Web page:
Lionsgate Home Entertainment – Wow, you really have paved your own way. That is really inspiring! You have worked in various genres ranging from Comedy to Horror. Your latest film, Traffik, is due out on April 20th. A high tension Thriller, what inspired this project?

Deon Taylor – I love all genres and I think that is another blessing about creating your own space. No one has ever said, “This is the movie you need to be making,” or, “Oh, you are African American, here, you should be making this movie.” I just float around, whatever I feel I want to make, or what I am interested in, whatever sparks me is what I do. That has been a really cool blessing. Traffik was actually a film inspired simply by my daughter. I have a 12 year old daughter, I am a dad, I am very close with my daughter – I’m the basketball coach, the counselor, the dance teacher. (Laughs) One day I got an email about kids being trafficked at the local mall. I said, “What is this? Trafficking?” I had never paid any attention to the subject matter, I knew what it was, but I always thought like everybody else, “Oh that’s a foreign country.” Trafficking kids, not kidnapping, not grabbing them, but trafficking.

As I dug more and more into the story, I became increasingly scared and increasingly drawn to why this was around my neighborhood. I think over the last 2 years, there were 15 incidents of trafficking within a 10 mile radius of where I live. That’s when I dug more and more, I was blown away to learn about it. I learned it is not international, it is domestic. To learn it’s not human trafficking, it’s sex trafficking as well. To learn the young lady who is doing my girl’s nails is possible human trafficked here. I was just scared. Understanding there were 7-12 year old boys and girls being taken, drugged, taken across the country, some being killed, some enslaved in sex worlds for years before being found. It drove me to, I have to write something for this. As I started writing for the project, I quickly realized no one wants to see a trafficking movie. (Laughs) How do you make it shiny? How do you want to make people say, “Let me see what that is.” As I learned more stories based on true events, that is when I realized it’s a ring, this is how they work and operate, there is money at the end of this. Ok, how about this couple falls into this ring, and here’s how it goes. That’s how I created the film.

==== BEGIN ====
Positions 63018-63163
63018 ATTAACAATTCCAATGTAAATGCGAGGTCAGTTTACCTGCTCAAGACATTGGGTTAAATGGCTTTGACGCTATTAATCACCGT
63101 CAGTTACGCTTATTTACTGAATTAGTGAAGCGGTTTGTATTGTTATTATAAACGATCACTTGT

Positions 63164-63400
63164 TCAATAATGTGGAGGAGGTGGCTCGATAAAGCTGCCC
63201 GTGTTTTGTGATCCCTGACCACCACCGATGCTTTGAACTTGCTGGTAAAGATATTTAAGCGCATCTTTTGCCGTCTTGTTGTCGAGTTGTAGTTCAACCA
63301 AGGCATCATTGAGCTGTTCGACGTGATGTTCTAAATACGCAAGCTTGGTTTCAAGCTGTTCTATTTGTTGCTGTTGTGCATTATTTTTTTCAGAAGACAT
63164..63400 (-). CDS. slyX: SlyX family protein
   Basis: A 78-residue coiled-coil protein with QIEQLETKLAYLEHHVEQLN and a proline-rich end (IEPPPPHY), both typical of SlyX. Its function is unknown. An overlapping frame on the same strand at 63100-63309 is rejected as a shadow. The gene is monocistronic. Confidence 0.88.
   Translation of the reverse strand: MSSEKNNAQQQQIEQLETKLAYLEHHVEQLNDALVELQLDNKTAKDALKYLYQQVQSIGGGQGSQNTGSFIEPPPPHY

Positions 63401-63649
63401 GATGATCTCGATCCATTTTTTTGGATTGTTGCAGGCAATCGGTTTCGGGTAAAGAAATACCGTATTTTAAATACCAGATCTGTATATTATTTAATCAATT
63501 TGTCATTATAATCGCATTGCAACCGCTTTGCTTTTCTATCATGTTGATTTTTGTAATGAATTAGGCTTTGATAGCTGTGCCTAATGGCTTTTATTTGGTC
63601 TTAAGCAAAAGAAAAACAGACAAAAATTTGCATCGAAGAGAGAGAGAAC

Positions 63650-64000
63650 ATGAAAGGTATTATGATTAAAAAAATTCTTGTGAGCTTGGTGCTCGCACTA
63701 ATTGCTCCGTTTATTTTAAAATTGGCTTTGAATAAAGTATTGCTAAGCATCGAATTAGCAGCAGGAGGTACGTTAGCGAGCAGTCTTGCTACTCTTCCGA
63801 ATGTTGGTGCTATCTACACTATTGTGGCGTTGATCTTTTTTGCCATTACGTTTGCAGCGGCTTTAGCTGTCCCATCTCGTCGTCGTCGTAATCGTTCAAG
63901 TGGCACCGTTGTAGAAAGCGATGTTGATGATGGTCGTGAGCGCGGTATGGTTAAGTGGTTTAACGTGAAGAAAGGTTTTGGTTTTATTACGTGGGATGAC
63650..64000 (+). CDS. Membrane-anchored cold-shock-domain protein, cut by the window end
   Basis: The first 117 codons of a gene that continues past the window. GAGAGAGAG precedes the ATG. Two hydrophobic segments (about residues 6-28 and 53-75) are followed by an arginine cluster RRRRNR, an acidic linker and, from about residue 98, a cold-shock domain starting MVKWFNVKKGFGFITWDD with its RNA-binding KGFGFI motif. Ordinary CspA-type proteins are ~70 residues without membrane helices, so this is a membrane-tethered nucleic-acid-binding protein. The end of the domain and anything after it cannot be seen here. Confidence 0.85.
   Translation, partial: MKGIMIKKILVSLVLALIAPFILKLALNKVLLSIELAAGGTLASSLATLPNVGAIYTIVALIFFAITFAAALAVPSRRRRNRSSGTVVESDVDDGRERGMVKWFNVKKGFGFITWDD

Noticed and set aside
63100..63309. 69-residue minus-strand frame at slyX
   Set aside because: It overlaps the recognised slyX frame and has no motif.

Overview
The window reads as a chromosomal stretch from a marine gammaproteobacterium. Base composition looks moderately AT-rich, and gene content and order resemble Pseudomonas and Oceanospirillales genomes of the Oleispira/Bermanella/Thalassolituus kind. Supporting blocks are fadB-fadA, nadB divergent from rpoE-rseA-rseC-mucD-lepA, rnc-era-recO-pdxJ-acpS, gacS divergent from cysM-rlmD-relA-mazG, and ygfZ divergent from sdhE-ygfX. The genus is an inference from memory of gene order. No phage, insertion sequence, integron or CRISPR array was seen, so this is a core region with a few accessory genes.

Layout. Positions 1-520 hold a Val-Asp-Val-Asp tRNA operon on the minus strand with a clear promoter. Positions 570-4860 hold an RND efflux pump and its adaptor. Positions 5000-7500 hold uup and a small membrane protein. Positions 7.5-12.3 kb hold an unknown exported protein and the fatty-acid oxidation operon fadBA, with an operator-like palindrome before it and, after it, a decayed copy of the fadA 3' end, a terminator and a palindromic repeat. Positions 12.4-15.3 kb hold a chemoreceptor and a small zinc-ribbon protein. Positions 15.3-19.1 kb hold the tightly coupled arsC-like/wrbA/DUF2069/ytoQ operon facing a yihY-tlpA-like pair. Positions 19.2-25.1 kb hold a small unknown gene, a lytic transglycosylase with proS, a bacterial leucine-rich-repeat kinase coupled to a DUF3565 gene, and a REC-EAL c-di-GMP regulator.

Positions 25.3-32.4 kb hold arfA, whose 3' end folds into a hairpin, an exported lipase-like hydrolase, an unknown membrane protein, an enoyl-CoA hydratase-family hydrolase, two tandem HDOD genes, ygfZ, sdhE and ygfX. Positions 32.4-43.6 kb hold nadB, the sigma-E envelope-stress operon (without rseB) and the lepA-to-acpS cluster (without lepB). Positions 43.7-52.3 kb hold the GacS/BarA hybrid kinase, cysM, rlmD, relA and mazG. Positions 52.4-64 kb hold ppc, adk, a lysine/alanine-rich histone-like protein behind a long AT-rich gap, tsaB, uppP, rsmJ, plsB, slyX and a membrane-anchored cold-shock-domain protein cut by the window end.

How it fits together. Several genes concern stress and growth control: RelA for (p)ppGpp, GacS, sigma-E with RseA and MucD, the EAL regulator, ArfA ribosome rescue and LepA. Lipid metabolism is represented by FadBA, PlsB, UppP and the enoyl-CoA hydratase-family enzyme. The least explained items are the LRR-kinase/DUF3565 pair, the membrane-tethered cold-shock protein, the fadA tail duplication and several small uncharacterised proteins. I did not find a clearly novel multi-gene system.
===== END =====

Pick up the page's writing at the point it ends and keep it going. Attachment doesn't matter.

L to R – Roselyn Sanchez as Maila, Laz Alonso as Darren Cole, Paula Patton as Brea, Omar Epps as John in Traffik. – It is a very scary subject matter for sure, especially for a parent. The film creates a tension. Obviously this is a real to life horror because human trafficking is something that is a major problem. You had a fantastic cast for this film including Omar Epps and Paula Patton. Paula portrays a strong and fearless character in the film. What was it like working with her along with the rest of the cast?

Deon Taylor – Paula, I cannot say enough about. I know a lot of directors talk about that, but I can’t tell you how incredible she was. This is a tough movie! A lot of people will say, “She was great.” No, Paula’s performance was incredible. She came in, she did all her own stunts, but more importantly, she lived in this world, which is scary at times. She was fearless and she projected fearless in the movie. She was able to find a moment throughout the film where she was scared for her life, but she was fighting. I thought the tension and tone she was able to deliver was pretty incredible.